By Alan Prendergast
By Michael Roberts
By Michael Roberts
By Amber Taufen
By Patricia Calhoun
By William Breathes
By Michael Roberts
By Melanie Asmar
An unusual marriage of convenience between a northern Colorado environmental group and loggers could end in divorce quicker than you can say "Timber!" For the moment, however, the two sides, which have butted heads many times in the past, are united in protest against the way the U.S. Forest Service is divvying up a national forest spanning the Colorado-Wyoming border for sale to timber companies.
Forest Service supervisor Jerry Schmidt, who calls the shots concerning timber sales in the Medicine Bow National Forest, says this is the only time in recent memory that he can recall timber interests teaming up with an environmental group.
Environmentalists generally oppose logging of any kind in national forests, but they would rather deal with small companies than with giants such as Louisiana Pacific that "clearcut" bigger bites of the land.
"It's not like we're best pals now," says Friends of the Bow founder Jeff Kessler of the alliance between his group and the Western Forest Industry Timber Council, which represents the small logging companies in the area. "However, in this instance, we both want the same thing from the Forest Service: full disclosure regarding timber-sale contracts."
Matt Reedy of the Timber Council also expresses his reticence about the union. "I thought long and hard about hooking up with Friends of the Bow," says Reedy. "I had a sick feeling the night before making the decision."
Although both sides are uneasy about their truce, they contend that the Forest Service is sloppily, as well as illegally, marking boundaries for timber harvesting.
"The result," says Reedy, "is that we're losing timber volume through the cracks. There was one sale that was supposedly going to turn out to be eight million board feet, but after it was all said and done, we ended up with a timber sale of six million board feet. And there was no documentation why that was occurring. Up until that point, we'd never taken a good look at how the projects on the ground matched up to the proposals."
The environmentalists are upset with the Forest Service for not sticking to arrangements and often tagging the wrong trees to be cut. The standard procedure for a timber sale, according to the Forest Service, is that proposals must first be subjected to an "environmental analysis" during which the proposed sale is open to public comment. If the sale passes public muster, Forest Service workers then go into the woods to meticulously mark individual trees or boundaries. The "layout foresters" then record these boundaries on a "contract map" so that the timber harvester who gets the bid knows which trees to cut. In theory, the maps for the environmental analysis and the sale contract should be in exact agreement.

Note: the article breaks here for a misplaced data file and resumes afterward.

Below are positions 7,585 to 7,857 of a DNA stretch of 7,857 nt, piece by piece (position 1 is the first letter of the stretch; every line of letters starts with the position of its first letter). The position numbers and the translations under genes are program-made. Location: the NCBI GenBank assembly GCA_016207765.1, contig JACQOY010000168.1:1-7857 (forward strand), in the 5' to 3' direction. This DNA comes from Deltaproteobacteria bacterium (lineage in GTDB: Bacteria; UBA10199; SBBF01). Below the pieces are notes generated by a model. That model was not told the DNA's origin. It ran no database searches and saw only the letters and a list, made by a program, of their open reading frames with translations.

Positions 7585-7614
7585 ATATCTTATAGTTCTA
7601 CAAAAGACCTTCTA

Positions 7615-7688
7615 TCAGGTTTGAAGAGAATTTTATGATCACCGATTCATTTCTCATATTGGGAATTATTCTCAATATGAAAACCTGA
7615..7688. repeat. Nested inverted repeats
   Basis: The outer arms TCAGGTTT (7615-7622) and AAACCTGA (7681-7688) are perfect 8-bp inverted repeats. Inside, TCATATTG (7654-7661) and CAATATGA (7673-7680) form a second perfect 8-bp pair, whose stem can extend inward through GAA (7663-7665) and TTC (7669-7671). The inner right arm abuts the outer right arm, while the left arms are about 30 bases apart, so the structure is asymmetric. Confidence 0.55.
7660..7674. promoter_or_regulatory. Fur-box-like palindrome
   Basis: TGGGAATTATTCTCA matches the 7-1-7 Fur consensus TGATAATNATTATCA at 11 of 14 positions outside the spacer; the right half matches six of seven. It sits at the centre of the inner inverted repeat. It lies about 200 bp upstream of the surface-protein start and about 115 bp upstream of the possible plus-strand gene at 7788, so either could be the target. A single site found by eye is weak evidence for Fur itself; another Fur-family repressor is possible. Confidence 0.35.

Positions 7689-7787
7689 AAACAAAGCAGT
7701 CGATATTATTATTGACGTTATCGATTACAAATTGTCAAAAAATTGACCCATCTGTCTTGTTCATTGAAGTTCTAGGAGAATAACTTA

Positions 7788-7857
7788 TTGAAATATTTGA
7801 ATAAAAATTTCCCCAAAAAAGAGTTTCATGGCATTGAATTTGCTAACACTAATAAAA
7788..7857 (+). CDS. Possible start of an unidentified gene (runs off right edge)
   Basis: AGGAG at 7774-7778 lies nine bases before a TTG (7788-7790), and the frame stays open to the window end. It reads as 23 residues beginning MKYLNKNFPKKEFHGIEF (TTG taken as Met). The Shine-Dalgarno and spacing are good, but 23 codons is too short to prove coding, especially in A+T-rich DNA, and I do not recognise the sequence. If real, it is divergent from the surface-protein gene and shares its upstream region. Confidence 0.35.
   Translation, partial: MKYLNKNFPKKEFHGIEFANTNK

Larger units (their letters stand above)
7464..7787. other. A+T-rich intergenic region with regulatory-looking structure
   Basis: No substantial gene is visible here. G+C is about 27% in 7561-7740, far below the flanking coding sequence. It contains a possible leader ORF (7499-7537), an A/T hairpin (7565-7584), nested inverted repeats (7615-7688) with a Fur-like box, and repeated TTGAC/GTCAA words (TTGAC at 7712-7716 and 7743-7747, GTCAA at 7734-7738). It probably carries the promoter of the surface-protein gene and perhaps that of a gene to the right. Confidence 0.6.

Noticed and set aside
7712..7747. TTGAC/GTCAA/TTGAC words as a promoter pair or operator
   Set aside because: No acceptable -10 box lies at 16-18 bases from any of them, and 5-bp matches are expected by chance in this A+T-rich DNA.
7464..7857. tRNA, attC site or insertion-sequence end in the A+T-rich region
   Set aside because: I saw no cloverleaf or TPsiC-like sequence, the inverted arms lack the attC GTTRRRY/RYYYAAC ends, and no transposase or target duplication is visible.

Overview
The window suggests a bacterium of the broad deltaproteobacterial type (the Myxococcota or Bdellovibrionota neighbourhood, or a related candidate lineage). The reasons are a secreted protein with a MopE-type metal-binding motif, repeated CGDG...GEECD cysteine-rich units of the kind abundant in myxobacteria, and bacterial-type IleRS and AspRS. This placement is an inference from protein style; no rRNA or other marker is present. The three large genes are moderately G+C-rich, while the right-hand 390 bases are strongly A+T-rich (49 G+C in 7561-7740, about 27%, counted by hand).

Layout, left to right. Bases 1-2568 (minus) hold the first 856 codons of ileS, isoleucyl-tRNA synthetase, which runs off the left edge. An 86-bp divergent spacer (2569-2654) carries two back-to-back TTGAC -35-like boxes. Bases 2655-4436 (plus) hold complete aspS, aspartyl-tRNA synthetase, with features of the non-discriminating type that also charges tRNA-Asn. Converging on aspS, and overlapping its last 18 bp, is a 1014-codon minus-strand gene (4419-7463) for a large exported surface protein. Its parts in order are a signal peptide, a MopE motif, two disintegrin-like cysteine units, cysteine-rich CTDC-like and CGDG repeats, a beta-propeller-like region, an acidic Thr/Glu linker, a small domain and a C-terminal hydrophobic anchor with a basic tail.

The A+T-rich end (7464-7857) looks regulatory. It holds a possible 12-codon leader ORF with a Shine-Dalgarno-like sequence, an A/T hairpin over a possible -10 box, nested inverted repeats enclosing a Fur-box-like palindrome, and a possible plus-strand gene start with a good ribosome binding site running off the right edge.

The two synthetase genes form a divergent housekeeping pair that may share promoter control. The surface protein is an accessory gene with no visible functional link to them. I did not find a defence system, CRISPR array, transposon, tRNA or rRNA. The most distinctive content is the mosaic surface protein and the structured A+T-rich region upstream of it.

Reedy is concerned not only that the timber companies he represents are getting shorted by the Forest Service but also that his clients' public image is besmirched when environmentalists complain that the wrong areas have been harvested.
"It's easy to assume that any discrepancy is the fault of the timber companies, not the Forest Service," says Reedy. "We're always the bad guys. But the truth is that we take the rap for every gaffe by the Forest Service. We only do what the Forest Service tells us to do. If the Forest Service finds out that undesignated trees are being cut, they'll shut down the whole operation."
Kessler's group, in contrast, is frustrated that the Forest Service is making changes to previously agreed-upon cuts without informing the public, sometimes shifting the boundaries to include trees that the public has been assured won't be harvested.
Reedy and Kessler say they've discovered several timber-sale contracts that don't match up with their original environmental analyses. "It seems like a pattern of incompetence," says Kessler, "like the Forest Service people are just going through the motions. Or maybe they just don't give a shit."
Kessler claims a Forest Service employee told him that the agency did one timber inventory from a truck that was traveling at thirty miles an hour.
"Baloney," says the Forest Service's Schmidt. "We're not a bunch of yokels who don't care about our job. We're proud of the work we do."
Schmidt acknowledges that there's always room for human error. Although he claims to know of only one instance in which the Forest Service screwed up the boundaries of a timber sale, he says it's difficult to be exact when transferring data from the office to the outdoors.
"Things pop up that force you to change your plans," says Schmidt. "Say you're on the ground flagging boundaries and you come across a new goshawk nest that wasn't there when you did the EA. You've got to make adjustments in the unit boundary because of that.
"It's like if you're building your own house," he goes on. "You get an architect and settle on a design. Then you hire a contractor who starts shaping the actual house. But as it's moving along, you notice changes you want to make--a window here, a railing here--which gives you a little different house. Even though it's still based on the original design, it's a better house. Everything we do is within the scope of the original analysis. Reedy and Friends of the Bow are nitpicking."